While we do have new property wrappers for dealing with Core Data in a slightly nicer way, I’m still holding out hope for a refresh in the future.

The future of frameworks is SPM!

One of the biggest and most important improvements in Xcode 11 was the introduction of Swift Package Manager for iOS. Trust me: it will take a little time for projects to switch over, but I expect in 12 months SPM will be the standard across the majority of projects.

Of course, it can still be improved:

This would do a huge amount for discoverability in SPM, and would certainly help drive up adoption rapidly. In the meantime, Dave Verwer’s SwiftPM Library is an excellent way to discover code and does a great job of filling the gap left by GitHub’s mythical Swift package collection.

Asset catalogs redux

Whether you’re storing bitmaps, vectors, textures, or colors, asset catalogs are the preferred storage mechanism in Xcode. They can get a big laggy, particularly when you have lots of things in folders, but at least they get the job done.

Can they work harder? Of course!

One solution for both of these is codegen, something I had way back on my Xcode 10 wishlist – if asset catalogs compiled down to constants such as Image.logo or Color.primary, not only could that be extended to fonts, storyboards, table view cell identifiers, and more, but it could also be used to create Rahul’s unused assed detection.

Xcode for the world

Apple’s Everyone Can Code initiative continues to advance, and hopefully is finding the success it deserves. But although Xcode offers us a range of tools for localization, it remains one of Apple’s very few applications that is entirely in English regardless of your settings.

Yes, you read that correctly: if you switch your Mac to Spanish / Japanese / Chinese / etc, Finder will update, Safari will update, many third-party apps will update, but Xcode will still show you absolutely everything in English.

Yes, many companies around the world develop software in English because it’s common to see folks working remotely in various countries or traveling between offices, but it’s worth remembering that the largest (non-Apple) conference for Swift takes place in Japan, and is live-translated in both Japanese and English so that everyone can follow along.

Streamlining version control

Xcode already has some Git integration, but there’s a lot of scope for improvement:

“More mergeable IB and project file formats” is a statement that will might cause eye twitches in some folks, because Xcode’s project files can be inscrutable and cause all sorts of merging problems if you aren’t careful.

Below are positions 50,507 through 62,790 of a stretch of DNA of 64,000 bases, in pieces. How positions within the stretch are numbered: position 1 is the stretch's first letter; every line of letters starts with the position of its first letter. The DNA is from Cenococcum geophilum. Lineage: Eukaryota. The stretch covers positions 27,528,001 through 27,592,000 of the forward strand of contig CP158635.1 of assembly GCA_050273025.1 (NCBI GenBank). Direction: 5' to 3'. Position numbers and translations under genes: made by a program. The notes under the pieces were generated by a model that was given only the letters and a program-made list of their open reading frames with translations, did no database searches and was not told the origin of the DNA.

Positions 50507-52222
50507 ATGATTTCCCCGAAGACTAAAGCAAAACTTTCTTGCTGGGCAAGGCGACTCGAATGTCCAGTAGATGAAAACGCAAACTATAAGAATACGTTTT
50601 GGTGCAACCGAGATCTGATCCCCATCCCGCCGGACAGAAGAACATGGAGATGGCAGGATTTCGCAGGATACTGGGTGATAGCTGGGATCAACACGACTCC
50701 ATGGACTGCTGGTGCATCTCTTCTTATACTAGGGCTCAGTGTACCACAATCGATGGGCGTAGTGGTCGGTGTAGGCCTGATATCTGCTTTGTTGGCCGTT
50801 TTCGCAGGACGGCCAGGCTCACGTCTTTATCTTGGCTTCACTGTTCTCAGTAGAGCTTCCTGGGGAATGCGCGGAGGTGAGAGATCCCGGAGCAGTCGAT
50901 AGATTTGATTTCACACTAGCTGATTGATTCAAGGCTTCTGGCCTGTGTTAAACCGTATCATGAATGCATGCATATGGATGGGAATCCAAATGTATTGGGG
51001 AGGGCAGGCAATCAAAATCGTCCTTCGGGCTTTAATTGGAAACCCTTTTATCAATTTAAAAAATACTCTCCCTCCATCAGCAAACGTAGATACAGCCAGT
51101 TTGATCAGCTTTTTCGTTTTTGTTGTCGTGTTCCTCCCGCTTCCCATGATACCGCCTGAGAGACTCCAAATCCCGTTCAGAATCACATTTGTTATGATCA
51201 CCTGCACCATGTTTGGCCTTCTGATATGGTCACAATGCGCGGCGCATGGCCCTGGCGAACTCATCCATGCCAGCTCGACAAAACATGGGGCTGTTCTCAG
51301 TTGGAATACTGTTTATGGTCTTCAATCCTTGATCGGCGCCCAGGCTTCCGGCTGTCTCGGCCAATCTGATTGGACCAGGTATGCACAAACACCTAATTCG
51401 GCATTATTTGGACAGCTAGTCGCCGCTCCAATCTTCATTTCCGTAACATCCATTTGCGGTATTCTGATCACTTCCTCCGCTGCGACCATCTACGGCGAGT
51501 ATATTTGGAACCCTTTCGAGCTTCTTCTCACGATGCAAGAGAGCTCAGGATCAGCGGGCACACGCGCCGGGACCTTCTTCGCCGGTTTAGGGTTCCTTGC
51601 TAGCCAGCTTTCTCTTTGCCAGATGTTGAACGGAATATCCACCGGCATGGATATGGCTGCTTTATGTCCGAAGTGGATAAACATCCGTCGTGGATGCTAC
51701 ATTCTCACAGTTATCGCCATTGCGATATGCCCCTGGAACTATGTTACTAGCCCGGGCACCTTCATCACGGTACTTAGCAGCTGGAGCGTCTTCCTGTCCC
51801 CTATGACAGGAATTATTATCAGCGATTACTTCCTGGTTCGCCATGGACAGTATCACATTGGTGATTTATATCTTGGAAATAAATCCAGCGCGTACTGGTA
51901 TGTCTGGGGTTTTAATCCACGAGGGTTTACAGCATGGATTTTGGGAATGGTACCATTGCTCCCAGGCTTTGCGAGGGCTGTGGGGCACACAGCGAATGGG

To be fair to IB, the storyboard XML has improved over time – Xcode used to change storyboards even if you just opened them, which was a real pain.

If we’re talking improved Git integration, would it be useful to access Git through an Xcode terminal? Thiago Cruz certainly thinks so:

I’ve used editors with embedded terminals previously, and while it’s certainly nice to have it’s never been quite the productivity booster I had imagined. Still, there are lots of other folks who would find it a welcome improvement, and Xcode’s debug area has lots of space.

Ready? Fight!

Time for something a little more controversial:

It’s well known that most people are in favor of official coding styles, as long as their particular coding style is the one that gets used.

Jokes aside, SE-0250 did start a wider conversation about what an official Swift style should look like, and it has become more pressing now that Xcode’s visual SwiftUI editor started generating Swift code on our behalf.

While I’m all but certain I’d need to make a few changes to fit in with whatever was decided, having an official Swift style guide would be a welcome thing for me.

And finally…

More features? Maybe, but…

Although I’ve not had the misfortune of Xcode crashing twice an hour, I have found remote debugging to cause all sorts of freezes, and the less said about playground stability the better.

This has been another big year for Xcode, so perhaps having an “iOS 12 year” ahead isn’t such a bad idea…

What did I miss?

What features do you think would be a great addition to future Xcode releases? Tweet me @twostraws and let me know!

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About the author

Paul Hudson is the creator of Hacking with Swift, the most comprehensive series of Swift books in the world. He's also the editor of Swift Developer News, the maintainer of the Swift Knowledge Base, and a speaker at Swift events around the world. If you're curious you can learn more here.